PERSONAL
16/06/2020 06:00 BST | Updated 30/06/2020 17:58 BST

Seeking Asylum In Britain Finally Let Me Live As The Gay Man I Am

My journey hasn’t been easy. But here in the UK, for the first time in my life, I feel safe, secure, and loved.

Growing up in Bangladesh, I was told that homosexuals would go to hell. And I believed it. I knew I was gay, but all the time I was told that it was dirty and sinful. I felt disconnected from my country, my community and my family. Unable to speak to anyone about my sexuality, most nights I would cry myself to sleep, feeling like the loneliest boy in the whole world. 

Coming to the UK changed all this. From the moment I arrived at Heathrow, I realised I could start to live the life I’d always wanted. I still vividly remember walking around Soho for the first time – seeing people dressing how they wanted and expressing their sexuality, I felt like I was suddenly seeing the world in all its colours, after a lifetime in black and white. Living in safety in the UK has allowed me to experience a rebirth: to live my life as gay, out and proud of my sexuality – and meet the love of my life, who I can’t live a day without.

With the support of groups like the Say It Loud Club, which supports LGBTQ+ refugees in London, and the charity Help Refugees, I began to realise that being gay is a gift, not a curse. I’m not ashamed of being gay and never will be. For that I have no apologies. I think being gay is a blessing, and it’s something I am thankful for every single day. 

Going down Regent Street holding a rainbow flag with my friends, for the first time ever I felt like I was exactly where I was supposed to be.

My journey to this point has been long, but going to Pride in London for the first time was the point I knew there was no going back. I was buzzing with joy and anticipation. For someone born and brought up in what felt like a cage, I was experiencing freedom for the first time. Instead of having to hide myself away, I wore a rainbow outfit, with glitter on my face. People cheered me on and high-fived me as I marched with my new LGBTQ+ family. Going down Regent Street holding a rainbow flag with my friends, for the first time ever I felt like I was exactly where I was supposed to be – like I was part of the biggest family reunion ever. The energy, love, and acceptance were breathtaking. 

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The author with his partner, who he met in the UK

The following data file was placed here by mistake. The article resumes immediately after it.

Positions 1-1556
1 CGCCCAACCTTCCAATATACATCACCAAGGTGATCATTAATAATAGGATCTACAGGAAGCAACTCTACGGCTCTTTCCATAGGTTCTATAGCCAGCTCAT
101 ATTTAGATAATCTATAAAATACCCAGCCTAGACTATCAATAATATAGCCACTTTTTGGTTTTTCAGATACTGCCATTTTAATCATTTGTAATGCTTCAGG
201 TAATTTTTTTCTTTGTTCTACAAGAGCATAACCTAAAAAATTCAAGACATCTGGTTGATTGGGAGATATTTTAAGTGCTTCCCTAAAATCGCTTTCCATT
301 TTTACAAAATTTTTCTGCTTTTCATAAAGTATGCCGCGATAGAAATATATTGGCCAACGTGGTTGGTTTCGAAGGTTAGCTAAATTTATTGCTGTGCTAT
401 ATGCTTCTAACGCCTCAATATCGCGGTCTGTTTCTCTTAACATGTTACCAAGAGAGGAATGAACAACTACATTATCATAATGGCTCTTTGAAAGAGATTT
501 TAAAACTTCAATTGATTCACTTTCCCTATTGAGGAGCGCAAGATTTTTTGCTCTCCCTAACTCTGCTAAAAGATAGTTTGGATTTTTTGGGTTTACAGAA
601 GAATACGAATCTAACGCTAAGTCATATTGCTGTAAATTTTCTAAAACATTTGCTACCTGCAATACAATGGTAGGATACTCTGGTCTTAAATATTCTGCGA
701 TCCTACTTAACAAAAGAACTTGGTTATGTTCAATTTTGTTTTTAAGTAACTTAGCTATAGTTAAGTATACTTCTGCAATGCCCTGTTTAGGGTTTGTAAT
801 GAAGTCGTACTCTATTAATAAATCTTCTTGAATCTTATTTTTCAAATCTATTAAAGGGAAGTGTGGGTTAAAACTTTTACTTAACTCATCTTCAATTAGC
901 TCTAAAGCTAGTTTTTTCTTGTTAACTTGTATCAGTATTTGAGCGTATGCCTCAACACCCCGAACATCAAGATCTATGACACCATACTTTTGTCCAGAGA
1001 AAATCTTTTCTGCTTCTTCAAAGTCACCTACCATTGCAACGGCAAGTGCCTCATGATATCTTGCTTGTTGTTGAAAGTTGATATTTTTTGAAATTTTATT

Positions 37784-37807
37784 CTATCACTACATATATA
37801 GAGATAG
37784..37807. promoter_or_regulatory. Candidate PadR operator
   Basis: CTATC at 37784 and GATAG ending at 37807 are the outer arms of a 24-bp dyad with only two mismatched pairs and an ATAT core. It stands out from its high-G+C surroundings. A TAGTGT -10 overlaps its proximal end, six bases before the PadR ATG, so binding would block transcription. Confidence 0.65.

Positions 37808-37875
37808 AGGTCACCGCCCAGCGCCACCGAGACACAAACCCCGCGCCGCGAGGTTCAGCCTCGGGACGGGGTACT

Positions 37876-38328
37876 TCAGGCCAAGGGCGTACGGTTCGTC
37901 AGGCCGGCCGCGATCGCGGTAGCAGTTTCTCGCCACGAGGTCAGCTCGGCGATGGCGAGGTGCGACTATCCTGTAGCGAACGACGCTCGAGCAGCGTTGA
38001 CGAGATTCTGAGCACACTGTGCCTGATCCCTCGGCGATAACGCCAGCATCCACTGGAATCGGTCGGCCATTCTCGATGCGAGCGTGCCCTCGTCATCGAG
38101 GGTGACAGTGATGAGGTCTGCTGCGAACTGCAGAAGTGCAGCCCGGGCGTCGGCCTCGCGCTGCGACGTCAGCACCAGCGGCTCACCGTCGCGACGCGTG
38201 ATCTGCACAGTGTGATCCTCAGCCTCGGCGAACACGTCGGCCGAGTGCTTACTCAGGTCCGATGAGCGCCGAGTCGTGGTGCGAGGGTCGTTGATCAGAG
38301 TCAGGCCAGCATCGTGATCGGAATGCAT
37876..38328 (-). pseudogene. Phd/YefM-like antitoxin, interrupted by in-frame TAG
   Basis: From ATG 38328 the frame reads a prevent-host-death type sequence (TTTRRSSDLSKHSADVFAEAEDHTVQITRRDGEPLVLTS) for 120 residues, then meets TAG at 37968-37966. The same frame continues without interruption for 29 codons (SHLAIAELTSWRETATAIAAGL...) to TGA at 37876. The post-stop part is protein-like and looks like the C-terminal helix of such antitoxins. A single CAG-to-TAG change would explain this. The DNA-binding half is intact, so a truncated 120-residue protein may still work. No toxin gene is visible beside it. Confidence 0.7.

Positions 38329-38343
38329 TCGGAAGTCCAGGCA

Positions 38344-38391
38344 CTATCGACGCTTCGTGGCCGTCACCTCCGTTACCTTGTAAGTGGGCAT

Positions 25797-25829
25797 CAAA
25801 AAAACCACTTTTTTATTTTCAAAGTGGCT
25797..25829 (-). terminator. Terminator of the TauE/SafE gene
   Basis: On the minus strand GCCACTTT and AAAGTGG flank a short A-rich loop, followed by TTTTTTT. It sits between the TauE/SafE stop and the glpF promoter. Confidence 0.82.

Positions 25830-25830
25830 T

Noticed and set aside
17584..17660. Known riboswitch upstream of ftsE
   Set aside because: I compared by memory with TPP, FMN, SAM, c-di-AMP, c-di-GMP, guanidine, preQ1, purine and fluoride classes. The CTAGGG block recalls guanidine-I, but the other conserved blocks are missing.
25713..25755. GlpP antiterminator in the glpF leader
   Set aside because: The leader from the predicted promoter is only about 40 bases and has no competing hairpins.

My journey hasn’t been easy, but the UK has given me my life. For me, the definition of home is the place I feel secure, where I can live without fear, where I feel loved. This is what the UK now means to me. Although I have lost touch with most of my biological family members, I have a new family: the love of my life, my friends and my LGBTQI+ community. For the first time, I have a home where I feel safe, secure, and loved. 

And I know everyone deserves to have what I now have. To give back, I now volunteer with Say it Loud Club, a charity supporting LGBTQ+ asylum seekers in London. Like me, most of the people I work with have fled lives lived in secrecy or coloured with persecution, violence, attempts to ‘cure’ their sexuality. Helping them to accept themselves, to see them slowly shed the heavy layers of fear, guilt and shame, and come out the other side knowing that they are perfect just as they are, is extremely powerful.

After years of shame, every day I now feel proud of my sexuality

Coronavirus means this year there will be no dancing in the street, but we know Pride Month has always meant far more than just the parades. To me, Pride is about self-affirmation, dignity, equality, and the increased visibility of lesbian, gay, bisexual, transgender and other sexually oriented people as a social group. Pride is putting an end to the closet, shame, fear, hate and social stigma.

And Pride is about celebrating acceptance, community, togetherness and love. While we can’t physically be together, our community has never been stronger. After years of shame, every day I now feel proud of my sexuality. We can’t choose our sexuality, nationality or race, but we can choose to accept and celebrate ourselves and others. You only get one shot at life, so choose love. After all, love is too beautiful to be hidden in the closet.

Nadim is a member of Say It Loud Club, the community of LGBTQ+ refugees and asylum seekers. Refugee Week, the UK’s largest festival celebrating the contribution of refugees, takes place on 15-21 June 2020. Refugee Week is a partnership project coordinated by Counterpoints Arts. For more information on Refugee Week and to get involved, visit refugeeweek.org.uk